Inbox Anxiety – F.O.B.O (fear of being offline)

If we are to believe advertising agencies, the lead-up to Christmas is one glamorous flurry of excitement, parties and glorious food shared with smiling friends and relatives  (dozens of them, and all perfectly dressed and coiffured)
Rooms are styled and presents are heaped. Piles of gorgeous beribboned boxes of hope lie in wait. Children are cheerful and beautifully behaved and families are in full control of their happy lives.
Right then – let’s get real.
The wonderful Paul Simon wisely offered,
“The thought that life could be better, Is woven indelibly into our hearts and our brains.”
Counselling can often uncover feelings of shame and anxiety, which are amplified at Christmas when people are prone to wonder if others are having a more successful time.
This can so easily lead to a search for rescue through phones and tablets culminating in the infectious syndrome ‘FOBO – Fear Of Being Offline’
Could there be somewhere out there an invitation or message that could lead to a night of fun and frolics? Are others more organised, and worse still, are they more popular?
Research now uncovers a worrying trend showing that we are so linked to our smartphones that we are firmly attached to them constantly through our waking hours and keep them close even when we are asleep.
This leads to problems in couples when the phone starts to feel as if one, or both, partners are having a better relationship with their phone than with their significant other.
In some cases, the phone will be described as a major barrier to closeness. One in ten of us checks emails straight after having sex.
This can fracture real human closeness while we desperately try to keep connected with people and experiences contained in a tablet.
We search constantly to be linked to places, people and sites that could add to self esteem and fuel a sense of importance and acknowledgement.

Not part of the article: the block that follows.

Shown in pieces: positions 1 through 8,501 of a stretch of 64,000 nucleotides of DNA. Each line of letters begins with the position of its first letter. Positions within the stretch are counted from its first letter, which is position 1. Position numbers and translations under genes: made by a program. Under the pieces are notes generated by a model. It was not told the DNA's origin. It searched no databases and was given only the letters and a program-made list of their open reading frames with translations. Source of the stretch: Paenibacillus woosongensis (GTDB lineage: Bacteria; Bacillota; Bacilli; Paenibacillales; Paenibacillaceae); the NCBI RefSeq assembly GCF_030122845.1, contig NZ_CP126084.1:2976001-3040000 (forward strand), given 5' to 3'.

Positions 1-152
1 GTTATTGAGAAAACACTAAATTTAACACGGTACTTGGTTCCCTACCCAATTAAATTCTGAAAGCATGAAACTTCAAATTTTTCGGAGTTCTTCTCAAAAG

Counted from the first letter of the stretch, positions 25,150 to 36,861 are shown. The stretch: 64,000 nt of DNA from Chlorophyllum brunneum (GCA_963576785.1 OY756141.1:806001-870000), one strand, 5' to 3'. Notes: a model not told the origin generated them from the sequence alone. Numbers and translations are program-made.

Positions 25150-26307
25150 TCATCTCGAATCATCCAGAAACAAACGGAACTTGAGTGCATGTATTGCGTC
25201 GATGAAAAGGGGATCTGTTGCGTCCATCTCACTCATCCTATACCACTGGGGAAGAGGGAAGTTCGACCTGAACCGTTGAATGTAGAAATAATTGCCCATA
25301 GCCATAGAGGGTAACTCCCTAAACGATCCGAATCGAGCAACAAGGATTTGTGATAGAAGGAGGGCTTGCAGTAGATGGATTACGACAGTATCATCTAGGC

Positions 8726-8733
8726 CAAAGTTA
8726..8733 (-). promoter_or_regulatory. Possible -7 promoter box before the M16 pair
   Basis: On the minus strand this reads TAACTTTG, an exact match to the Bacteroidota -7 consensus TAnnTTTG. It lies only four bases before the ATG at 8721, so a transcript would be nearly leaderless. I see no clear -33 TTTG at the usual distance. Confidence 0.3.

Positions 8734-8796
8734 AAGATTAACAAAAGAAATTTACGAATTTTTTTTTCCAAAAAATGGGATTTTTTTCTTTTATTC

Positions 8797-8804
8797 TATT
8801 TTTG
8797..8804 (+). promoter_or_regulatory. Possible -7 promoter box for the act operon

Holidays such as Christmas take us out of our ordinary routine and our usual habits.
It can also be a time to relish quietness. But for some, the absence of ‘normal’ activity feels frightening.  Being relentlessly busy means always being connected …. But this is a false sense of self.
Let’s accept our real lives. At this time as at every other there will be disappointment and let-downs. Understand this and don’t let commercial and social pressures feed insecurity. Take a digital holiday break. Learn to do without phones and tablets, especially while in the company of others.
That backlit blue light raises Seratonin not compatible with the natural rhythms of our bodies.
Real life might not live up to the fantasy of what else could be out there – but the task is not to allow the need for imaging a better time spoil what is good enough, as especially during these holidays when we can so easily live with a constant state of yearning or disappointment.
Paul Simon finishes here by his thought that
‘Life is what you make of it, so beautiful or so what’

 

Christina Fraser

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